CHESHIRE — Home and businesses owners received a September surprise this week in the form of a 77-cent cut in their tax rate.

Pending state Department of Revenue approval, the rate will drop from the current $13.06 per $1,000 assessed value to $12.29 in fiscal 2019. That's nearly a 6 percent reduction for the municipal budget year that began July 1, according to the Board of Assessors.

Board chairwoman Barbara Astorino delivered the good news to a stunned Select Board at their weekly meeting on Tuesday.

"Wow," said Select Board Chairwoman Carol Francesconi.

Selectman Robert Ciskowski added, "That will make people happy."

Astorino indicated that a lower rate doesn't necessarily translate into lower property tax bills for all in town.

"We're not sure of the tax [bill] impact, but it's not as great as if the rate were higher," she said.

Astorino noted that an expanding local tax base was key to lowering the tax rate. The town had $2.3 million in new growth last year, amounting to 22 percent of the town's $10.4 million-plus in assessed property value.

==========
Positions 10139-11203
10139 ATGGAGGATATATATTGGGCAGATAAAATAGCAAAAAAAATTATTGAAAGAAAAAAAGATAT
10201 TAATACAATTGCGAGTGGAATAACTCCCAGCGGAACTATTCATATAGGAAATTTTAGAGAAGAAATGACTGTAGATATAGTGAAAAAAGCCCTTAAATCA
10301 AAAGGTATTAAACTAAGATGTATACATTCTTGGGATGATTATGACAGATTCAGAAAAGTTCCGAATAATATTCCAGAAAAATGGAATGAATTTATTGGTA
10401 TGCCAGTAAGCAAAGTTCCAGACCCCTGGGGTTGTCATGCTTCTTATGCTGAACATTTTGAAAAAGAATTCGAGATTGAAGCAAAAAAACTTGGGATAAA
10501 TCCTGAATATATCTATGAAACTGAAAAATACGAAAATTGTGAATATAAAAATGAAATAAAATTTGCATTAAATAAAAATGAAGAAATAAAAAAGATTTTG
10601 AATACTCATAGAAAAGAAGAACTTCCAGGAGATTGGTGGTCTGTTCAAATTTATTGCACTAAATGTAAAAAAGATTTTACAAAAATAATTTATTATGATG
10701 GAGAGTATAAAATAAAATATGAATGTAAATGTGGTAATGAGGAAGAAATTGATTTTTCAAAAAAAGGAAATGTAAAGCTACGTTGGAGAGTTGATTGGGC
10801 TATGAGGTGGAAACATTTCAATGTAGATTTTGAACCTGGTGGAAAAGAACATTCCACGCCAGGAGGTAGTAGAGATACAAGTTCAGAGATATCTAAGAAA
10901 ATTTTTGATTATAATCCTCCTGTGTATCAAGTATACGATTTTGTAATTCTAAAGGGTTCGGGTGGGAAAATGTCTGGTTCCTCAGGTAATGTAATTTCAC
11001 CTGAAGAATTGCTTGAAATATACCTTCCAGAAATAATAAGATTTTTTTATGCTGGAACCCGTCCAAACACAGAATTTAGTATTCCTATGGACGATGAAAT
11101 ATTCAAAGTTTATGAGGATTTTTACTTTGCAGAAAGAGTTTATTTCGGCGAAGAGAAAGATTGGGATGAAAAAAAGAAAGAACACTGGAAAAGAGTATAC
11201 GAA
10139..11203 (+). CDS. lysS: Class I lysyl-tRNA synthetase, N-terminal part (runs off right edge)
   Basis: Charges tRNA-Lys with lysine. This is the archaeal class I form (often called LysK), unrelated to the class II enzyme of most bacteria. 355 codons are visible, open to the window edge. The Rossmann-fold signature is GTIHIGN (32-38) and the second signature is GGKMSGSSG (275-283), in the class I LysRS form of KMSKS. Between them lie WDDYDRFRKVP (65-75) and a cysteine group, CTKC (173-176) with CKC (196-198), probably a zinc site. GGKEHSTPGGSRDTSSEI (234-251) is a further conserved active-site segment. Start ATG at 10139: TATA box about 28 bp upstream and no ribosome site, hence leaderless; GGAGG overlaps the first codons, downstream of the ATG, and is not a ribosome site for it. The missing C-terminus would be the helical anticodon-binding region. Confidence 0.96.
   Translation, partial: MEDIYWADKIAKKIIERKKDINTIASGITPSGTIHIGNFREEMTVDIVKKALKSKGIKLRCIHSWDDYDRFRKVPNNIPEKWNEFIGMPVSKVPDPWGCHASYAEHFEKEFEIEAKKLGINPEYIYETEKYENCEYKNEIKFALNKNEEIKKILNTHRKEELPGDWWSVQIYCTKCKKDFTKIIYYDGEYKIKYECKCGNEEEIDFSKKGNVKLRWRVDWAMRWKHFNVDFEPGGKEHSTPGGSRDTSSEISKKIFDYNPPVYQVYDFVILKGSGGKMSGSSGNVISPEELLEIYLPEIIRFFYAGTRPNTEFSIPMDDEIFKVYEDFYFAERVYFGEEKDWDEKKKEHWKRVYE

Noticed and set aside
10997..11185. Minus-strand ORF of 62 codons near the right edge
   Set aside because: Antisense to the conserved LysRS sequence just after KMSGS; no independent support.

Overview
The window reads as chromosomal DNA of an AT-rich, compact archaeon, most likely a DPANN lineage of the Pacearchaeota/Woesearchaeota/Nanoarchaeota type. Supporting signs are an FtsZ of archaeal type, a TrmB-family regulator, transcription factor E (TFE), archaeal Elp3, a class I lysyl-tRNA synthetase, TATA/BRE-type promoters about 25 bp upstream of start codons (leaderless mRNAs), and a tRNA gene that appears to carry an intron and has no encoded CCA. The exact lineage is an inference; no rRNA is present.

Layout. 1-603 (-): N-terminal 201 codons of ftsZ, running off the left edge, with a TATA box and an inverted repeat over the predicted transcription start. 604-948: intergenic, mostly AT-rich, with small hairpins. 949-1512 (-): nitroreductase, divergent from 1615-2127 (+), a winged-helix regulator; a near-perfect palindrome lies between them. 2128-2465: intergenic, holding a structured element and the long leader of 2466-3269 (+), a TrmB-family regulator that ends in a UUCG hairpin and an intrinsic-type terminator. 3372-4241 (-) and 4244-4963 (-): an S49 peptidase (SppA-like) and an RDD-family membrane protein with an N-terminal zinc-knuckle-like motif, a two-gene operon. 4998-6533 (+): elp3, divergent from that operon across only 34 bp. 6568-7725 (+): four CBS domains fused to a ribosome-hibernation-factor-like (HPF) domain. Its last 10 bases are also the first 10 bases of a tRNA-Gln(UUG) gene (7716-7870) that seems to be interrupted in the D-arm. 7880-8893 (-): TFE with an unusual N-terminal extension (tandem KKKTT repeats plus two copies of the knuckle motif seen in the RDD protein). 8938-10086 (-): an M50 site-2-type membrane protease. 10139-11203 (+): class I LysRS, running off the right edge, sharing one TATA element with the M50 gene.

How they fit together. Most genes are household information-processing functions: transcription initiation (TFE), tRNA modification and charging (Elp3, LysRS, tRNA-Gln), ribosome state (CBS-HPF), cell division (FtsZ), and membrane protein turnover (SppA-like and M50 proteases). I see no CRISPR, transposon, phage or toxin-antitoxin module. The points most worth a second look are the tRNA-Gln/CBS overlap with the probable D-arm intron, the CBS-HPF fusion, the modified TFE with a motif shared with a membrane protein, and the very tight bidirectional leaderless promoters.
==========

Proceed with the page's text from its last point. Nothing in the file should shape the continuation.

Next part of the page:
But the assessors had to adjust upward by 5 percent the overall residential property values for fiscal 2019, as Cheshire was a hotbed for home sales in 2017.

"We had a lot of sales, and [the prices] were high," Astorino said.

Taxpayers have a $6.1 million operating budget to pay for, which is approved at the annual town meeting in June. The fiscal 2019 spending measure, up 2.8 percent from fiscal 2018, includes the town's $2.79 million assessment paid to the Adams-Cheshire Regional School District.

Despite the increase, Town Administrator Mark Webber said Cheshire has more of a tax cushion that in past years. The town is $90,000 under the tax levy limit compared to some years being as low as $10,000. Exceeding the limit would require an often unpopular request that voters override Proposition 2 1/2.

"We're in a very comfortable position right now," Webber said.

Dick Lindsay can be reached at and 413-496-6233.